Originally created to honor the memory of his deceased father, a just-released film “Song for Our People” from writer/director Mustapha Kahn is an emotional and stunningly produced documentary that is like conversations with friends over a cup of coffee.
A studio-full of talented musicians discuss their experiences as Black Americans, and is interspersed with a bird’s eye view of the production of the title song that features the golden harmonies of Jessie Wagner, Elsa Cornish and Karen Lloyd, the unrelenting and scintillating energy of tap dancer Omar Edwards, tight raps from Norman Burns, hearty vocals from Kenny Vaughan and Tashan, sizzling drums courtesy of Ralph Rolle, brassy riffs from Clark Gayton (trombone), Jeremy Pelt (trumpet) and Don Braden (sax), actor/director Gary Fritz; Trevor Allen, Gemini Hodge; sound engineer Oliver Straus, and a host of other individuals who became the ‘village’ that raised this beautiful portrayal of Black America today, imagining that their ancestors would ask of them one thing: What have you done with your freedom?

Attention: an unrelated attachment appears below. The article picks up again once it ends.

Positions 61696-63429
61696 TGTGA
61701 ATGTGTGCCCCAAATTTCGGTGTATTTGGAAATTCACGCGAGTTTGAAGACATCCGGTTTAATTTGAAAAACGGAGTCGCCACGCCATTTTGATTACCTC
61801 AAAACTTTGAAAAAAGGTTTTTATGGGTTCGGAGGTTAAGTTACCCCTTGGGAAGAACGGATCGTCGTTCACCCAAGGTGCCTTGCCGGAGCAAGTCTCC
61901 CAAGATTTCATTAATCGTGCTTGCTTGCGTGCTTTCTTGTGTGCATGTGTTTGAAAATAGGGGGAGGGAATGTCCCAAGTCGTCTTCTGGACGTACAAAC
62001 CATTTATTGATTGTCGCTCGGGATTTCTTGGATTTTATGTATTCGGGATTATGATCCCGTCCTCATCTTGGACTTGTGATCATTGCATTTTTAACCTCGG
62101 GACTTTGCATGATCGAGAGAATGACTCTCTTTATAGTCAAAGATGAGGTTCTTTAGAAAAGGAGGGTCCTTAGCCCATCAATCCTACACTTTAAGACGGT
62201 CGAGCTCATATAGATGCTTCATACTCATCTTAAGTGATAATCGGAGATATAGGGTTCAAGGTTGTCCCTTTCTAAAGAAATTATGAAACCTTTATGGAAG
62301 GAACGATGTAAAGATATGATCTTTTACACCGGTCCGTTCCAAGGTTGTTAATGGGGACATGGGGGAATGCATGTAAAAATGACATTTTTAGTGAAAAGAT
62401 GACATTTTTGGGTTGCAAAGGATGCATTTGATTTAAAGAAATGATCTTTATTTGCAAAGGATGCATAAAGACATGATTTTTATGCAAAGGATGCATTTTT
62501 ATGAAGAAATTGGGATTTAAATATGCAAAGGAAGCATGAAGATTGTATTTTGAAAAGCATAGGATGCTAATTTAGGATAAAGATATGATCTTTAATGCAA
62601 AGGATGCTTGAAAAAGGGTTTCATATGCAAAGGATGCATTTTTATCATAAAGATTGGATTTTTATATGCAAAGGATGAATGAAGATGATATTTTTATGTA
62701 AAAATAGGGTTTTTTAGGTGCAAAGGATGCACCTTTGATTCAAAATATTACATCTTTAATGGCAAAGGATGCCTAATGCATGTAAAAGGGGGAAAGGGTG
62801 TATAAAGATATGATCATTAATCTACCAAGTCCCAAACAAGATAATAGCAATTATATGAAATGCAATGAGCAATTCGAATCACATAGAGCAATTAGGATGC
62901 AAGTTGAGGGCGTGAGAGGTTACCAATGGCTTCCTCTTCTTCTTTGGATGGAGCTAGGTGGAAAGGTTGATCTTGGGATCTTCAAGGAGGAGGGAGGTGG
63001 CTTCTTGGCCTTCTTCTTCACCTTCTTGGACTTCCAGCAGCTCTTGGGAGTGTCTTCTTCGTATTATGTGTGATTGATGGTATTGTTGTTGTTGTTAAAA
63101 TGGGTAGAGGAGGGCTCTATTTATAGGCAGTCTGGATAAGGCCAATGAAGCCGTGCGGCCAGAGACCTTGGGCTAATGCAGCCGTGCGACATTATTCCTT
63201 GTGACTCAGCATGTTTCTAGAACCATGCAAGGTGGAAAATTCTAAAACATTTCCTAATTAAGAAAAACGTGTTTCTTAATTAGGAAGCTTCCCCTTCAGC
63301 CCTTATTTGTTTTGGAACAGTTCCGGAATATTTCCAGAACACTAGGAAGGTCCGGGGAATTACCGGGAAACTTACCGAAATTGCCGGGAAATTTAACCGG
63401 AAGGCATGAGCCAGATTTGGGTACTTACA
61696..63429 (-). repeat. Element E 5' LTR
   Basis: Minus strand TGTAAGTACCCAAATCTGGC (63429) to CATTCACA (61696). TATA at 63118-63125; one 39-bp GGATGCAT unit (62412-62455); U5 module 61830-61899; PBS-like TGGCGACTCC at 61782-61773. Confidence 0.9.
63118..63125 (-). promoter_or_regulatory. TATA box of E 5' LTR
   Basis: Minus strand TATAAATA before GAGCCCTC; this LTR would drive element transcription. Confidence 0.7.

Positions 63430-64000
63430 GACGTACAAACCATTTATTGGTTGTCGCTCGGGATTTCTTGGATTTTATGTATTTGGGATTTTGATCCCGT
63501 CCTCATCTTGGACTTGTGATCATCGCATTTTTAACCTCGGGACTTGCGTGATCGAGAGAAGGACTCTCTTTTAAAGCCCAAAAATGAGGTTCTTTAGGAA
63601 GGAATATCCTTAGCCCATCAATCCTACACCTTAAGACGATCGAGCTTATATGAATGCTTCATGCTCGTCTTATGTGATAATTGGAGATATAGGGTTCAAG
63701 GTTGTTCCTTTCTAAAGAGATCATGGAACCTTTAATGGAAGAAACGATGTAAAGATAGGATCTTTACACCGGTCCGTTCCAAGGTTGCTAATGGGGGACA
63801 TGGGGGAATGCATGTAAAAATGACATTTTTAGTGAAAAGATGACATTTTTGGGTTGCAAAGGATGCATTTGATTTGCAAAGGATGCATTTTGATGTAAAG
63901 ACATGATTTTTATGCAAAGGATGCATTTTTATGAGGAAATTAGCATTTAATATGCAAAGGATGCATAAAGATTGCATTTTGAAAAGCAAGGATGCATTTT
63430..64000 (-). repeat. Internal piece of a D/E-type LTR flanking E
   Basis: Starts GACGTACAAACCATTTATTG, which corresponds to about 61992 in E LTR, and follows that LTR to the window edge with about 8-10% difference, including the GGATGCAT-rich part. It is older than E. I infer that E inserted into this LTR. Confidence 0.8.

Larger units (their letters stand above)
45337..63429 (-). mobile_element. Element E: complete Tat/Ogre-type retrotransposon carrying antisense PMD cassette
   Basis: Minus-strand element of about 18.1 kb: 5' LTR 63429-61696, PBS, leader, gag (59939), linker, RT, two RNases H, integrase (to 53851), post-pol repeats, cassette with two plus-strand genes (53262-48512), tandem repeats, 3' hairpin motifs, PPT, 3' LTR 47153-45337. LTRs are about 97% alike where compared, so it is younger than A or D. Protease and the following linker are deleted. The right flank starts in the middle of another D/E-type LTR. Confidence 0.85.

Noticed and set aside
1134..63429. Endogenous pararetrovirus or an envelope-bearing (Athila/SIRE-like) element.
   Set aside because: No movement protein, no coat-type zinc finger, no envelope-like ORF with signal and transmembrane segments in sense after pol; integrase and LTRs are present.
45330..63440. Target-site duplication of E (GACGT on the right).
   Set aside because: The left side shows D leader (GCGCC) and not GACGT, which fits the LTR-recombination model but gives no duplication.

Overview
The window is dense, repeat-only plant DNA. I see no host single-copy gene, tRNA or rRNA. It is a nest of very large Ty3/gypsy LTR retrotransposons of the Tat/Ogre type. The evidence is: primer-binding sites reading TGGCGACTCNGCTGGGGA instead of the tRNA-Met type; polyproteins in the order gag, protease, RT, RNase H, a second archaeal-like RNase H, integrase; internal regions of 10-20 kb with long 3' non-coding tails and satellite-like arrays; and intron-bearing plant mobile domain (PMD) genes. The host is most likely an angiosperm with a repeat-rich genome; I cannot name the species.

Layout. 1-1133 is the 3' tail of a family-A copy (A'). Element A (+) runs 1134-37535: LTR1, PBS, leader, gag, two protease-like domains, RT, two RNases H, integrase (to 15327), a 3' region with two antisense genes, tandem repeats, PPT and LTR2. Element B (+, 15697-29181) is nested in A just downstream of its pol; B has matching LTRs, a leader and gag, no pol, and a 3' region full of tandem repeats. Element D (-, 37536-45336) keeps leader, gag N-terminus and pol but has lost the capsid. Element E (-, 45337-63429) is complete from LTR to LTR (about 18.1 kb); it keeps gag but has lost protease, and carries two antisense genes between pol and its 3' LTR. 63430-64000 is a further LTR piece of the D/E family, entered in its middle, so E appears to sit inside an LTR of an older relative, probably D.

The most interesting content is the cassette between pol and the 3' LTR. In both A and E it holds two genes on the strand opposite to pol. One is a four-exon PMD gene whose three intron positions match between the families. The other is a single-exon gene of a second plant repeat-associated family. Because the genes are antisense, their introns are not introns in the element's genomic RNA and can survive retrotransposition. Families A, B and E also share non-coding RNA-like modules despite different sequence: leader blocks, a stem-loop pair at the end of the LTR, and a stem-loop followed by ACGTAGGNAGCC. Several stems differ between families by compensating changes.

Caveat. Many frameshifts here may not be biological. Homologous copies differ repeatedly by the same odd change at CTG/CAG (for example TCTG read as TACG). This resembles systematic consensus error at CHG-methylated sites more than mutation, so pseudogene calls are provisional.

Thought-provoking, pointed and hopeful, the question hangs in the air like a hawk and won’t be denied. Interviewed below are director Mustapha Khan and trombone musician Clark Gayton.
MUSTAPHA KHAN – Creator and Director, “Song for Our People”
How long between conceiving of this project and going into production?
About six months. Before the session that is documented in the film, I had gone into a studio to do an initial demo of the song, with singer Kenny Vaughan and percussionist Danny Sadownick. Then from there we tweaked some things and went in to do a real recording of it with Danny, Kenny, and upright bass player Vicente Archer and a small choir. That version was beautiful but it was a bit solemn. So then I decided to give it a 70s power funk soul energy, and that’s when I got the whole crew involved.
How did you select the musicians?